1863 November 12: “It was a more bloody fight than supposed”
Edwin Levings writes his own letter on the pages following his brother, Homer’s letter. The original letter is in the Edwin D. Levings Papers (River Falls Mss BO), in the University Archives and Area Research Center at the University of Wisconsin-River Falls.
Natchez Miss, Nov 12th, 1863.
I perceive Homer has written you, but I will drop a few words. We are highly pleased with the things you sent us and thank you much. The shirts are good enough, made right, as they can be worn both as over & undershirts. The 9th, the day the box came, was a busy day,—we drew clothes, were paid off, and received orders to be ready to go up to Vicksburg. [paragraph break added]
The 2nd Brigade has gone, having started for the Big Black River this morning. When the boats return, I suppose the 3rd will follow, or the first 1st possibly. One brigade will remain here, with the negro troops. If we go out to Black River, we shall be in a good place, with probably something more to do than we find here. [paragraph break added]
I wish I had time to write a long letter. I could tell you considerable. Homer has told you of the fight that occurred yesterday.¹ It was a more bloody fight than supposed. The Capt. has just returned from the negro Regt. & gives this account. The rebels were Logan’s men (mounted) numbering 65.² The negros numbered 36 & the fight was on the Washington road, 4 or 5 miles out. The officers of the negros (3 of them) were reconnoitering while the negros were picking corn. One of them galloped back to get the men in line, when the rebels were coming, & the other two seeing the strength of the rebels, followed, but were nearly captured. The negro loss was 4 killed & 6 wounded; the rebel loss was 7 killed, 3 mortally wounded & 1 prisoner, the latter a Major. 1 rebel Capt. was killed outright. 1 negro was captured & murdered in sight of his comrades. Why they did not kill the Major & thus enforce the President’s order, I can not tell. Afraid, I suppose. The negros never flinched & came in with their wagons loaded. What will Copperheads say of the “nagur” now. Can’t fight, eh!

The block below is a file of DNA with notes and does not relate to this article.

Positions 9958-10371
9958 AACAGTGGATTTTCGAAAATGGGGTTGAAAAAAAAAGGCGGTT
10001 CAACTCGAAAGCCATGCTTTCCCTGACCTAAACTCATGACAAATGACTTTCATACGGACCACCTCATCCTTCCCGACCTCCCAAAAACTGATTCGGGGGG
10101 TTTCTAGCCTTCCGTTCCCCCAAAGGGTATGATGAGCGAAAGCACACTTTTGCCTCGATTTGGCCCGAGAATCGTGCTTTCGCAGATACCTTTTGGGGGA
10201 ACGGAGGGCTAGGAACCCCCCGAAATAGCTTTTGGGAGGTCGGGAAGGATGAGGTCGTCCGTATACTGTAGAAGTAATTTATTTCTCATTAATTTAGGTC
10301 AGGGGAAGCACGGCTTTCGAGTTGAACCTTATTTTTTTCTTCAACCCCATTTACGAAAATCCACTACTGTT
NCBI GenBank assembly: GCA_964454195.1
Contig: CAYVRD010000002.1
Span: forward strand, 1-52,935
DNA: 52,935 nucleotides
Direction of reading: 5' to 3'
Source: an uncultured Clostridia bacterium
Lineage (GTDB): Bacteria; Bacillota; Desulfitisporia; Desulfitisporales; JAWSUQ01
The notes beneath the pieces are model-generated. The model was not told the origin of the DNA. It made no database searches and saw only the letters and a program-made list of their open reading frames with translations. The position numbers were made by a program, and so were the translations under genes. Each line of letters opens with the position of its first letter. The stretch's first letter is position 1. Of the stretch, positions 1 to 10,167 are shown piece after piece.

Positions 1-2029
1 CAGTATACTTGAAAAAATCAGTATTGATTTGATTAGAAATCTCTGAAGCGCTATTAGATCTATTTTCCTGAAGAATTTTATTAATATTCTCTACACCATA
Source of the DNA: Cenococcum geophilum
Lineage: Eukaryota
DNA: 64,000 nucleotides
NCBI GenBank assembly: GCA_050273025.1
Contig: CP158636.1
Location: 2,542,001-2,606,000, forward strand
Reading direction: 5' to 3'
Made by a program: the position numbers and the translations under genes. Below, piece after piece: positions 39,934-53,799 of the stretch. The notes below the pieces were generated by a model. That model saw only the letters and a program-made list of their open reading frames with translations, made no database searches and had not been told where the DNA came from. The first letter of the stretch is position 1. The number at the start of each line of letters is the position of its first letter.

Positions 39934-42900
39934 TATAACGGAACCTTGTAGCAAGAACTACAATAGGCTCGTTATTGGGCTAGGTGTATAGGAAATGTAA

But I will close, & write again soon.
E D Levings.
1. This incident is not mentioned in the official history of the 12th Wisconsin Infantry.
2. Probably Colonel John Leroy Logan (1831 or 1833-1871), not to be confused with Union General John A. Logan. This Logan was commander of the 11th/17th Arkansas Mounted Infantry/Cavalry. The Arkansas unit was skirmishing in this area at this time.